At this exact time last year I was packing up an entire house in order to move, a decision forced upon us for which we were unprepared. It was a hectic, pressure-filled week and I don’t remember ever having worked so hard. We chose a new residence that we knew would be temporary, unsure of exactly how long we would remain. And now it’s time to move again. Tomorrow I will be in search of boxes to pack the few things here and I’m completely excited that the vast majority of our belongings are sitting in storage in already packed, labeled boxes just waiting to be moved to their new home. This will be by far the easiest move I have ever made and there have been quite a few of them. To the best of my recollection, this will be #28.
I made a list this morning of all the places that I can remember having lived. This revealed an interesting range of habitats: small houses, large houses, a nice mobile home and an awful, old mobile home, really nice apartments and a not-so-nice one, and a room in the back of my workplace that was no wider than my queen size bed where I lived quite happily for one year. Ten years was the longest period spent in one place. As a child, I don’t remember having an opinion about our moves one way or the other; I suppose I thought that every family moved quite often. As a teenager it began to be more important to me and I remember crying when the announcement was made that we would be moving out of our five bedroom home into a three bedroom mobile home. My tears were not prompted by the idea of a mobile home but rather the fact that I would have to give up a room to myself and once again share a room with my little sister. (Sorry, Sis…)
We’ve often joked in our family that we surely have gypsy blood. I suppose some may think the many moves would have formed deep insecurities for us as children, when in fact they prepared us for adventures in this life. They kept us from holding on too tightly and attaching our security to “things”. For me, change has always come with hope – an expectation of good things for the future (with the exception of the aforementioned room-sharing transition.) Some of the moves were simply changes in geography with no other effects on my life. Others brought new friends and experiences and fresh, new perspectives on love and life and God.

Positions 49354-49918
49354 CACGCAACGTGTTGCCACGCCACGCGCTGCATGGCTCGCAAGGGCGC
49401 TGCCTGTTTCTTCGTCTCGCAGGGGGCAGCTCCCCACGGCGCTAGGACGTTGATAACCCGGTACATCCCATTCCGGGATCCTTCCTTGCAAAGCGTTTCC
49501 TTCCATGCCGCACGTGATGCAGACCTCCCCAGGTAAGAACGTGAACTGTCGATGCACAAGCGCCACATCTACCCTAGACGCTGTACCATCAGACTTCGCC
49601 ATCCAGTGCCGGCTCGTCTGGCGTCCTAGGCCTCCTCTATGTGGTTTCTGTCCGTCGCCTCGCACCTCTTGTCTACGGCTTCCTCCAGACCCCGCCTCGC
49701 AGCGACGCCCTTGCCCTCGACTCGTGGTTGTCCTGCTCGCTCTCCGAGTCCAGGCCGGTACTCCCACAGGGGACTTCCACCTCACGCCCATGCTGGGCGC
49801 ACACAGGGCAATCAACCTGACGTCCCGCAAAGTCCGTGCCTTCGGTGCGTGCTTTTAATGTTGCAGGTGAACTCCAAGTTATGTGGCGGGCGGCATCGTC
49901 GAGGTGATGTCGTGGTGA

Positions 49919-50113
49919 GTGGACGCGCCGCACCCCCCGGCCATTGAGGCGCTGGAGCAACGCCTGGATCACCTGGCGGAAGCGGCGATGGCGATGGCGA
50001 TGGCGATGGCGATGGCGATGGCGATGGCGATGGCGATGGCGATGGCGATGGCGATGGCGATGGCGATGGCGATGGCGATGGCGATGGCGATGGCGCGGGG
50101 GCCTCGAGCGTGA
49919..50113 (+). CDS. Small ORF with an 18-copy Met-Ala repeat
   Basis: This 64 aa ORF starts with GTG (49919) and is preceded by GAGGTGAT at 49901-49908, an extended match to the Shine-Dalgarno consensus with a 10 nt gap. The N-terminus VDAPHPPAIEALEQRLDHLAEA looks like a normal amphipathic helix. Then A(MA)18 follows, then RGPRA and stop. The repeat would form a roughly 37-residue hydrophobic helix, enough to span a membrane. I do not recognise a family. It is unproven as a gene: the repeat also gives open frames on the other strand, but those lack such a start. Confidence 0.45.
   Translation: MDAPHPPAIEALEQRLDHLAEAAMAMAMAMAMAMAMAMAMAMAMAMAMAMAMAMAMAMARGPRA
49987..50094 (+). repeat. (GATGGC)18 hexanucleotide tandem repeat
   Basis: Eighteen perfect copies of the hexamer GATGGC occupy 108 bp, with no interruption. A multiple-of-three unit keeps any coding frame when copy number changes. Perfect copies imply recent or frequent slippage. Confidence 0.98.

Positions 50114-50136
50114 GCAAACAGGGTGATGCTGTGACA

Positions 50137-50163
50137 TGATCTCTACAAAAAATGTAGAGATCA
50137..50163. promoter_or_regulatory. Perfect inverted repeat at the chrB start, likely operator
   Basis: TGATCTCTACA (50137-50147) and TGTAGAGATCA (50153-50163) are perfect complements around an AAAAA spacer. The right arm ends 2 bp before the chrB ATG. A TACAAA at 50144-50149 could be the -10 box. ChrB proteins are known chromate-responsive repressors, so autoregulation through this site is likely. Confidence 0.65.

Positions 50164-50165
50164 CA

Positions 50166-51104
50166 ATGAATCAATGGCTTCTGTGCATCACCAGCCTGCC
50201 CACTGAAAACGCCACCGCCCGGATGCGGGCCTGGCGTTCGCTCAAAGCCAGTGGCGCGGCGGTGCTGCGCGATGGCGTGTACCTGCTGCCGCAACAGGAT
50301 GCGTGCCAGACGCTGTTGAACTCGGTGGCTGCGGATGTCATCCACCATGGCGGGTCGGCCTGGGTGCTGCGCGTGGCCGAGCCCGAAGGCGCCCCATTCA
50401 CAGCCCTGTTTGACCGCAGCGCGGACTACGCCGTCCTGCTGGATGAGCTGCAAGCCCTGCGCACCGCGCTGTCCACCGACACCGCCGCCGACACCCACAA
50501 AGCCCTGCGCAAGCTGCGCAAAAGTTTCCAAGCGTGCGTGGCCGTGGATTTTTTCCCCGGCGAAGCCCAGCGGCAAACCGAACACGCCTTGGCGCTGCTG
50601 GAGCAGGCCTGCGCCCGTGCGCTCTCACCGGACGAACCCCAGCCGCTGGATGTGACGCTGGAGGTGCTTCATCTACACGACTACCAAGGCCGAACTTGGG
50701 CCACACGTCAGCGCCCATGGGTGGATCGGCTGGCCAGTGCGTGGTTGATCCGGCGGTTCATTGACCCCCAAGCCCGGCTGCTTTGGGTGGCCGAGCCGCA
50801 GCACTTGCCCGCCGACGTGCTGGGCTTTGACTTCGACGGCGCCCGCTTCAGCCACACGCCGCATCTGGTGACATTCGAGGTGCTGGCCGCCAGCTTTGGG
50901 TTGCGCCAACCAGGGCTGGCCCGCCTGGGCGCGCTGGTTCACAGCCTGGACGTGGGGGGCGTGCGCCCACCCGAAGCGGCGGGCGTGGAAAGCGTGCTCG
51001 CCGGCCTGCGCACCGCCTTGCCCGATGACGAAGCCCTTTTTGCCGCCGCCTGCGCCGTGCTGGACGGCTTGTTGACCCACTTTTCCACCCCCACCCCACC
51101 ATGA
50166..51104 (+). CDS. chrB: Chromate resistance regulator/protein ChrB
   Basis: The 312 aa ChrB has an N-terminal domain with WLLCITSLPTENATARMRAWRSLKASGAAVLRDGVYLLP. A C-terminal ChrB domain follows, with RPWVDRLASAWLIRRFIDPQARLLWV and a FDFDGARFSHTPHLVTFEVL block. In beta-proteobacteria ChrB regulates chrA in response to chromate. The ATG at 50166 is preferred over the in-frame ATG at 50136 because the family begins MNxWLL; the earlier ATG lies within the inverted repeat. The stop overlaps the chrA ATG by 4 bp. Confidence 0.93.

This is a temporary life. In the big scheme of eternity it is a wisp, a vapor. Yet it is significant in this grand plan and we are innately programmed to make something of it. Our lives are wisps of time that each have God’s full attention. Without this knowledge we spin our wheels in futility and struggle to hold on to what will not last. We endeavor to build secure lives that will protect us from the difficult, the unexpected, the unplanned, when the reality is that none of us know what will happen tomorrow. Without knowing that God sees us and is ever ready to lead, guide, love, and help, we crumble when life deals a hard blow. We have no real hope without Him.
I am excited about our move. It will be the nicest house I have ever lived in and my mind has already filled its rooms with our things even though the movers won’t be there until Saturday. It’s a lovely house in a nice neighborhood and I will be happy there. Not because of the house, although having a pretty place to live certainly doesn’t hurt! But because I know that I will hold it loosely. I will enjoy this season God is leading us into, fully assured that He is with me and that He will make something significant of my life no matter where He places me.
Come now, you who say, Today or tomorrow we will go into such and such a city and spend a year there and carry on our business and make money. Yet you do not know the least thing about what may happen tomorrow. What is the nature of your life? You are really but a wisp of vapor that is visible for a little while and then disappears into thin air. You ought instead to say, If the Lord is willing, we shall live and we shall do this or that. James 4:13-15